Aggregates Manager

June 2013

Aggregates Manager Digital Magazine

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Page 10 of 228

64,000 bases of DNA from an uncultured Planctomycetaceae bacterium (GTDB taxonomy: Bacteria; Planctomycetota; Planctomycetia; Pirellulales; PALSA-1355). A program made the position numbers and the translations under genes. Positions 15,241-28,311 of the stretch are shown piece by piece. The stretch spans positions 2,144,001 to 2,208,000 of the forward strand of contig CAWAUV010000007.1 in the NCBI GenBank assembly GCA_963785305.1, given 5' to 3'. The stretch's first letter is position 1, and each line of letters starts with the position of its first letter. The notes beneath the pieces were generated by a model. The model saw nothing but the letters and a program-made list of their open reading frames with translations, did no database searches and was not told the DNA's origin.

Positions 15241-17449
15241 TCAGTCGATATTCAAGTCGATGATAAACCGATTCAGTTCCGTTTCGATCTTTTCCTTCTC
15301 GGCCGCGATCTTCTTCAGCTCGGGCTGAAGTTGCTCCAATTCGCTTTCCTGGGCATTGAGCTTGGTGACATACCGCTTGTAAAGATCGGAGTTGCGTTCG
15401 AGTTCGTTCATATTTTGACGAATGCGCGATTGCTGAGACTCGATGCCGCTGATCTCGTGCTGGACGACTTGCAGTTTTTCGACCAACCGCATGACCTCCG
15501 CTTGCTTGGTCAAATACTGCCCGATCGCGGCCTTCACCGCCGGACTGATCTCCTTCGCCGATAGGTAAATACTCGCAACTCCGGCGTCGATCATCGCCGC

COMMUNITY SUPPORT • 9 COMMUNITY SUPPORT • 9 COMMUNITY SUPPORT • 9 CHANGING ADVERSARIES into Allies G etting a quarry expansion or a new greenfield site approved through the local permitting process can be a grind. It will likely be contentious, volatile, and at the end of the day, regardless of the outcome, there will be some hard feelings on both sides of the argument. After all that, when I tell clients, "it wasn't personal, it was only business," they sometimes look at me as if I have insulted their mother. Well, it isn't personal; it is only business for the most part on both sides. You have to remember that, for the vast majority of Americans, their home is the largest investment they will ever have, and any perceived threat to that asset will spur them to action. The average person has no idea what an aggregate quarry is, how it operates, or what the product is used for. And they definitely have very CommunitySupport_AGRM0613.indd 9 little reason to trust the large company "ramming it into their backyards." The application process on the local, state, and federal levels has become a political process. Decisionmakers want to get re-elected or re-appointed to their positions, so political dynamics make it far more likely that a board of county commissioners will vote to please a roomful of angry voters demanding that a project be denied, rather than defy their constituents — even if those citizens have been riled by misinformation spread in a misguided flyer. The vast amounts of readily available information on the internet — true or not — adds to the peril. If you are a nationwide company, any past problems at your plant in Bangor, Maine, will be raised as an issue by opponents during a public The permitting process can be contentious, but long-term community outreach and involvement can build better relationships. by Christopher Hopkins 5/19/13 12:20 PM

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